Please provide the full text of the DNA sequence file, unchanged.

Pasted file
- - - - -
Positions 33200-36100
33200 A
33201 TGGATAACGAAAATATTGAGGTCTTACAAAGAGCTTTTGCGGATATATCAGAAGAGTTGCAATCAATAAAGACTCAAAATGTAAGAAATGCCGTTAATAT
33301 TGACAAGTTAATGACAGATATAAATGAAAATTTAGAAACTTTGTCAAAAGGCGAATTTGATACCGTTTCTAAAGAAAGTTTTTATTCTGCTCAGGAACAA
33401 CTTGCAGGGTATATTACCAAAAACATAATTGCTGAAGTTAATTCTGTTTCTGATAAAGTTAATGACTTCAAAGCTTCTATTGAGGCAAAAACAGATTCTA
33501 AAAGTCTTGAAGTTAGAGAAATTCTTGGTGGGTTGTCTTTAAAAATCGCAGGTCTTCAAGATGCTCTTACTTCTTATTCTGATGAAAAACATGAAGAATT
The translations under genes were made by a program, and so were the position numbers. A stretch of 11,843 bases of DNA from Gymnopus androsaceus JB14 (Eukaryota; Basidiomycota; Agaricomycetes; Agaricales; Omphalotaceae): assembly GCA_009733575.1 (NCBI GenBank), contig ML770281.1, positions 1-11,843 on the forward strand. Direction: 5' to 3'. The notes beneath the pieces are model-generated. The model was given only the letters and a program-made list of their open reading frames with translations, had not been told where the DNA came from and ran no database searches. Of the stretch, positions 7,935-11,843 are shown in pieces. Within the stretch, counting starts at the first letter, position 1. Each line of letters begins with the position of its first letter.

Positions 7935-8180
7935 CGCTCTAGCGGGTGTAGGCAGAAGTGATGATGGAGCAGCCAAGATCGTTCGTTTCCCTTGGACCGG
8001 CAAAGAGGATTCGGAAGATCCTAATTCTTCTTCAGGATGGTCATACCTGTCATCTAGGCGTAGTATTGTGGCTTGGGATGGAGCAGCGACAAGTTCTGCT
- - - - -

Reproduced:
Positions 33200-36100
33200 A
33201 TGGATAACGAAAATATTGAGGTCTTACAAAGAGCTTTTGCGGATATATCAGAAGAGTTGCAATCAATAAAGACTCAAAATGTAAGAAATGCCGTTAATAT
33301 TGACAAGTTAATGACAGATATAAATGAAAATTTAGAAACTTTGTCAAAAGGCGAATTTGATACCGTTTCTAAAGAAAGTTTTTATTCTGCTCAGGAACAA
33401 CTTGCAGGGTATATTACCAAAAACATAATTGCTGAAGTTAATTCTGTTTCTGATAAAGTTAATGACTTCAAAGCTTCTATTGAGGCAAAAACAGATTCTA
33501 AAAGTCTTGAAGTTAGAGAAATTCTTGGTGGGTTGTCTTTAAAAATCGCAGGTCTTCAAGATGCTCTTACTTCTTATTCTGATGAAAAACATGAAGAATT
The translations under genes were made by a program, and so were the position numbers. A stretch of 11,843 bases of DNA from Gymnopus androsaceus JB14 (Eukaryota; Basidiomycota; Agaricomycetes; Agaricales; Omphalotaceae): assembly GCA_009733575.1 (NCBI GenBank), contig ML770281.1, positions 1-11,843 on the forward strand. Direction: 5' to 3'. The notes beneath the pieces are model-generated. The model was given only the letters and a program-made list of their open reading frames with translations, had not been told where the DNA came from and ran no database searches. Of the stretch, positions 7,935-11,843 are shown in pieces. Within the stretch, counting starts at the first letter, position 1. Each line of letters begins with the position of its first letter.

Positions 7935-8180
7935 CGCTCTAGCGGGTGTAGGCAGAAGTGATGATGGAGCAGCCAAGATCGTTCGTTTCCCTTGGACCGG
8001 CAAAGAGGATTCGGAAGATCCTAATTCTTCTTCAGGATGGTCATACCTGTCATCTAGGCGTAGTATTGTGGCTTGGGATGGAGCAGCGACAAGTTCTGCT